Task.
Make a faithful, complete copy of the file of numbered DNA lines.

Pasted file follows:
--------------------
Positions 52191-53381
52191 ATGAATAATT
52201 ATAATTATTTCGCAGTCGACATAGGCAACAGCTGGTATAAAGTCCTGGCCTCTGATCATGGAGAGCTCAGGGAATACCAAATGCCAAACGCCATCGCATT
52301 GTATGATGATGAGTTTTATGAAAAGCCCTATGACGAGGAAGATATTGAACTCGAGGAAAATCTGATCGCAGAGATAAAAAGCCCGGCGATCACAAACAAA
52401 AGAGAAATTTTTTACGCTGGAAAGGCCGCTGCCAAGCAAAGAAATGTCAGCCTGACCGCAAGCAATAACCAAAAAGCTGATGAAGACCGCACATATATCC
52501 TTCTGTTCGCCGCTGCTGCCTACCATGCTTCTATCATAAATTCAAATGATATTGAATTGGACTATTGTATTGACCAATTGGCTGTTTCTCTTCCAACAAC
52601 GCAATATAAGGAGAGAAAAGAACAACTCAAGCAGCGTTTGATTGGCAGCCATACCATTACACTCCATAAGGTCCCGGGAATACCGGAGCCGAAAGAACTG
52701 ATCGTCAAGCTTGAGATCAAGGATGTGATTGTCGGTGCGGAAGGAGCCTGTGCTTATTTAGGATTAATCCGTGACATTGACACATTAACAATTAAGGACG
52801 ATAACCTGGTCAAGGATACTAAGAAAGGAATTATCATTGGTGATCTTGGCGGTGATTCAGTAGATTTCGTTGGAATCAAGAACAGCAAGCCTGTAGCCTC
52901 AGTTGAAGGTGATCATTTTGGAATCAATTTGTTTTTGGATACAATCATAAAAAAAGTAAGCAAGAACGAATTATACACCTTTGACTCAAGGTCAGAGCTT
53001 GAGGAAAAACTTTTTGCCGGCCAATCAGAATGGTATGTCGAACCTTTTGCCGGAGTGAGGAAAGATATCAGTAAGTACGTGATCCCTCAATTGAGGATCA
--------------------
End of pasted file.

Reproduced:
Positions 52191-53381
52191 ATGAATAATT
52201 ATAATTATTTCGCAGTCGACATAGGCAACAGCTGGTATAAAGTCCTGGCCTCTGATCATGGAGAGCTCAGGGAATACCAAATGCCAAACGCCATCGCATT
52301 GTATGATGATGAGTTTTATGAAAAGCCCTATGACGAGGAAGATATTGAACTCGAGGAAAATCTGATCGCAGAGATAAAAAGCCCGGCGATCACAAACAAA
52401 AGAGAAATTTTTTACGCTGGAAAGGCCGCTGCCAAGCAAAGAAATGTCAGCCTGACCGCAAGCAATAACCAAAAAGCTGATGAAGACCGCACATATATCC
52501 TTCTGTTCGCCGCTGCTGCCTACCATGCTTCTATCATAAATTCAAATGATATTGAATTGGACTATTGTATTGACCAATTGGCTGTTTCTCTTCCAACAAC
52601 GCAATATAAGGAGAGAAAAGAACAACTCAAGCAGCGTTTGATTGGCAGCCATACCATTACACTCCATAAGGTCCCGGGAATACCGGAGCCGAAAGAACTG
52701 ATCGTCAAGCTTGAGATCAAGGATGTGATTGTCGGTGCGGAAGGAGCCTGTGCTTATTTAGGATTAATCCGTGACATTGACACATTAACAATTAAGGACG
52801 ATAACCTGGTCAAGGATACTAAGAAAGGAATTATCATTGGTGATCTTGGCGGTGATTCAGTAGATTTCGTTGGAATCAAGAACAGCAAGCCTGTAGCCTC
52901 AGTTGAAGGTGATCATTTTGGAATCAATTTGTTTTTGGATACAATCATAAAAAAAGTAAGCAAGAACGAATTATACACCTTTGACTCAAGGTCAGAGCTT
53001 GAGGAAAAACTTTTTGCCGGCCAATCAGAATGGTATGTCGAACCTTTTGCCGGAGTGAGGAAAGATATCAGTAAGTACGTGATCCCTCAATTGAGGATCA